What was most interesting about the throngs who came to see Barack Obama in Europe last week was never articulated in public. It's that they adore him for America (the Bild tabloid called the German reaction "love at first sight") but would never get to vote for someone like him at home.
To be sure, Europeans swinging American flags again instead of burning effigies of the U.S. president is a refreshing sight. To many Europeans, Obama feels like one of them—mildly left of center, talking about cooperation, promising that America will act on climate change. But Europe's adulation of the half-Kenyan senator has some observers asking an obvious question: he'd be a shoo-in if Europeans could vote in America, but would they pick him in Europe? Would a German Turk, a Dutch Indonesian or a Franco-Algerian stand a chance of making it up the ranks of the Continent's major political parties? "Absolutely not," says Jerome Mack, a London-based corporate diversity consultant.
In the main, that's not even due to overt racism, says Mack. "Europe's approach to ethnic diversity has been benign neglect," he says, and it's waiting (and waiting, and waiting) for minorities to perfectly assimilate. Often, Europeans don't even seem to think it's an issue. In June, many Germans were simply offended when Peter Löscher, CEO of Munich-based Siemens, said that the multinational tech company's senior management was too male, too white and too German. Just as important, the Continent's political systems—dominated by powerful party machines that encourage conformism and homogeneity—make it particularly difficult for outsiders. Bypassing the party establishment and appealing directly to voters, as Obama has done, would be a virtually impossible path. While Europe's parties have nominated dozens of M.P.s with immigrant backgrounds, they're usually pigeonholed as specialists for minority issues. None has gained fame with a national agenda.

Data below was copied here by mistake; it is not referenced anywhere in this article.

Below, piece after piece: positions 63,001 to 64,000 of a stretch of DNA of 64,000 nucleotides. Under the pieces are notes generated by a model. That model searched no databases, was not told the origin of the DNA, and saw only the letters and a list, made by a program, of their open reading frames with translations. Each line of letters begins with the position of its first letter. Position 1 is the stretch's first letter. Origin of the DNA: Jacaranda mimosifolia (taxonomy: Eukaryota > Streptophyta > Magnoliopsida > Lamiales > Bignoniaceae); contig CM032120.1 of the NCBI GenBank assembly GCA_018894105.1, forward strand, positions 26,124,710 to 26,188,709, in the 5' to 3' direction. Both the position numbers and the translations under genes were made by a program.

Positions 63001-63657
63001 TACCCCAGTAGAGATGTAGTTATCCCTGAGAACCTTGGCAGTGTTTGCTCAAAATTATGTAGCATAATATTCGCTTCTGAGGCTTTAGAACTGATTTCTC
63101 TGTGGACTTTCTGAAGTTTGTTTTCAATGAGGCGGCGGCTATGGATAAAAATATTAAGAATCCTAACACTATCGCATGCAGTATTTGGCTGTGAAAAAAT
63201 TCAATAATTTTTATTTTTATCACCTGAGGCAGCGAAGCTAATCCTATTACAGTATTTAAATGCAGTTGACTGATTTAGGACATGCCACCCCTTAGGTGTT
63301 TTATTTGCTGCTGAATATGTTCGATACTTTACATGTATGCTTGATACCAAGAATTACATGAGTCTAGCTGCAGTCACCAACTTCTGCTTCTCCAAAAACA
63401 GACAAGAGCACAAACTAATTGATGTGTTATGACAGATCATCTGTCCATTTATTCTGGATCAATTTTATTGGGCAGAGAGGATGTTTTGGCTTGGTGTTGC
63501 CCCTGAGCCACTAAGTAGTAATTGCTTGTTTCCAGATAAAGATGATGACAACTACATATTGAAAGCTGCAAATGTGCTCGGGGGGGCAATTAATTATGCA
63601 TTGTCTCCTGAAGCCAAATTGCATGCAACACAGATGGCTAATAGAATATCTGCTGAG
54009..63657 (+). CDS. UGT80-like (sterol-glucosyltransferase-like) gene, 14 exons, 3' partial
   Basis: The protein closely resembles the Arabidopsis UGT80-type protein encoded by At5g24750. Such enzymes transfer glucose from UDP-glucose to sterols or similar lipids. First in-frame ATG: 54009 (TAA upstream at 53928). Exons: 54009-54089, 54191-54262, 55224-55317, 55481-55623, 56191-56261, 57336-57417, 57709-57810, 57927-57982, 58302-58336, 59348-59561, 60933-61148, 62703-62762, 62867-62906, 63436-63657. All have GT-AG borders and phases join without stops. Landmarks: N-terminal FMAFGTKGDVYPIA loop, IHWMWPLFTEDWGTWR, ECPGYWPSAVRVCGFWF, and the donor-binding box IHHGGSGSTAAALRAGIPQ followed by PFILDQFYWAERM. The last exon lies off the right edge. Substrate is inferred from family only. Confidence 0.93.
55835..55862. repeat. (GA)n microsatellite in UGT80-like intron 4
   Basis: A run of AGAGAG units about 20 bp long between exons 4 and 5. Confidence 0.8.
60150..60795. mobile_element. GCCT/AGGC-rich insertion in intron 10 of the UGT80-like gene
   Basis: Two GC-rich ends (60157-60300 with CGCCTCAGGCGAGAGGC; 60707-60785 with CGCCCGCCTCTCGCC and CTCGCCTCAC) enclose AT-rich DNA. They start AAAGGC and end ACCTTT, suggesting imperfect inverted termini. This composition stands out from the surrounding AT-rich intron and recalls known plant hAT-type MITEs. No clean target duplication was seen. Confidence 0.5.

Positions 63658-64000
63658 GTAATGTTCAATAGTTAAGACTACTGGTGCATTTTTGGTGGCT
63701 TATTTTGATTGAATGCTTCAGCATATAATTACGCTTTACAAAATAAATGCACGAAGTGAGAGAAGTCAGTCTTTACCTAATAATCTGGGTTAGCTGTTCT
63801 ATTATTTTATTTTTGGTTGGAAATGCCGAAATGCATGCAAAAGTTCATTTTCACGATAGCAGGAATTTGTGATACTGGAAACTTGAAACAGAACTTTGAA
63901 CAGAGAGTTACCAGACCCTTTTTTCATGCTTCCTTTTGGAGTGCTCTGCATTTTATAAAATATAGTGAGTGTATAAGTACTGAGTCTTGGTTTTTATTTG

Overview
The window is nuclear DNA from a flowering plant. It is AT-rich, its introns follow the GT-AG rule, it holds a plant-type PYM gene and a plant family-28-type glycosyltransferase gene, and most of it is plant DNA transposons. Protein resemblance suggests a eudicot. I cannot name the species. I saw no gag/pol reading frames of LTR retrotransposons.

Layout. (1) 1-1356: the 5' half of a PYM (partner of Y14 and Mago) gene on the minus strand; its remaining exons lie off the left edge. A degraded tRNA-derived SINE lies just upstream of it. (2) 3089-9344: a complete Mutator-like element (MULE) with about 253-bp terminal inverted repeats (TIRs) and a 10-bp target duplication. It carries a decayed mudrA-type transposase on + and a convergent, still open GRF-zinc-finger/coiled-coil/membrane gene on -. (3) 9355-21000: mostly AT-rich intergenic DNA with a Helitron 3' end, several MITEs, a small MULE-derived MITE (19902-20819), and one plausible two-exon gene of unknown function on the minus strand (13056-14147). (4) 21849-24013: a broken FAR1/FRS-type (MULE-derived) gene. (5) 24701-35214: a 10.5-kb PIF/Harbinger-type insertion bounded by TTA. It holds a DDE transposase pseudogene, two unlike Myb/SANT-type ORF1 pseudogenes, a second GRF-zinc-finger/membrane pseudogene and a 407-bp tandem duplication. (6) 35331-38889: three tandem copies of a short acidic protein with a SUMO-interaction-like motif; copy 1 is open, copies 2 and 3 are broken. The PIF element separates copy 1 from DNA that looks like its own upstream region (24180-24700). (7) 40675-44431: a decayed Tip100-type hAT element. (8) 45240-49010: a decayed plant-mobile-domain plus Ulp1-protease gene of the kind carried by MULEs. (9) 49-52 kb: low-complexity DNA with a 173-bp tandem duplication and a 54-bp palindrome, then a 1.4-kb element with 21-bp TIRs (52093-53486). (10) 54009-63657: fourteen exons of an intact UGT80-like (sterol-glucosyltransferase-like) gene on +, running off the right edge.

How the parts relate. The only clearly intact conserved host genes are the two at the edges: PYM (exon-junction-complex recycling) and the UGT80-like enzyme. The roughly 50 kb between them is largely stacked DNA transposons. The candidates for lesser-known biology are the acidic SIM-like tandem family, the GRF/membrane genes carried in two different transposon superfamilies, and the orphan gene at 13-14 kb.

Some argue that an Obama win would help blaze a trail for Europe's minorities as well. Already, his candidacy "holds up a mirror" to the French (and other Europeans) on their unresolved integration issues, argues Dominique Moïsi, deputy director of the French Institute for International Affairs. Michael Stuber, a diversity expert in Cologne, thinks that a decade from now, Europe too will be ready for minority candidates for high office. What happens if Obama loses, now that so many Europeans have invested their hopes in his victory? The Atlantic that grew just a bit smaller last week will be just as wide as usual.